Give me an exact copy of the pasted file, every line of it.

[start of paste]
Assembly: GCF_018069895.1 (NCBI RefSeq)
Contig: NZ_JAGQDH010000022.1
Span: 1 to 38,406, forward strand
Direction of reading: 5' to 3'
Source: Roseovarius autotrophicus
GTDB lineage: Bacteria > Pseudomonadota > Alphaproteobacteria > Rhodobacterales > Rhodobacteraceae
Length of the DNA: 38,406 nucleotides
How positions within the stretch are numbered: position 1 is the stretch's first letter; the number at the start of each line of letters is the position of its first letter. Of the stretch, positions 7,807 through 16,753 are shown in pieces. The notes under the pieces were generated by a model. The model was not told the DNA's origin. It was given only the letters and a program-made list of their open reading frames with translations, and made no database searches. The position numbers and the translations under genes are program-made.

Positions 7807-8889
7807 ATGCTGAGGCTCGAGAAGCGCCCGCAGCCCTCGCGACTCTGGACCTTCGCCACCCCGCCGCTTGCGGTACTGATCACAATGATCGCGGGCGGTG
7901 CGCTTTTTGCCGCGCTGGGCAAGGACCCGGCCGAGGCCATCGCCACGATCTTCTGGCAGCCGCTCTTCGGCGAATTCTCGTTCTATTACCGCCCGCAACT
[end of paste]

Assembly: GCF_018069895.1 (NCBI RefSeq)
Contig: NZ_JAGQDH010000022.1
Span: 1 to 38,406, forward strand
Direction of reading: 5' to 3'
Source: Roseovarius autotrophicus
GTDB lineage: Bacteria > Pseudomonadota > Alphaproteobacteria > Rhodobacterales > Rhodobacteraceae
Length of the DNA: 38,406 nucleotides
How positions within the stretch are numbered: position 1 is the stretch's first letter; the number at the start of each line of letters is the position of its first letter. Of the stretch, positions 7,807 through 16,753 are shown in pieces. The notes under the pieces were generated by a model. The model was not told the DNA's origin. It was given only the letters and a program-made list of their open reading frames with translations, and made no database searches. The position numbers and the translations under genes are program-made.

Positions 7807-8889
7807 ATGCTGAGGCTCGAGAAGCGCCCGCAGCCCTCGCGACTCTGGACCTTCGCCACCCCGCCGCTTGCGGTACTGATCACAATGATCGCGGGCGGTG
7901 CGCTTTTTGCCGCGCTGGGCAAGGACCCGGCCGAGGCCATCGCCACGATCTTCTGGCAGCCGCTCTTCGGCGAATTCTCGTTCTATTACCGCCCGCAACT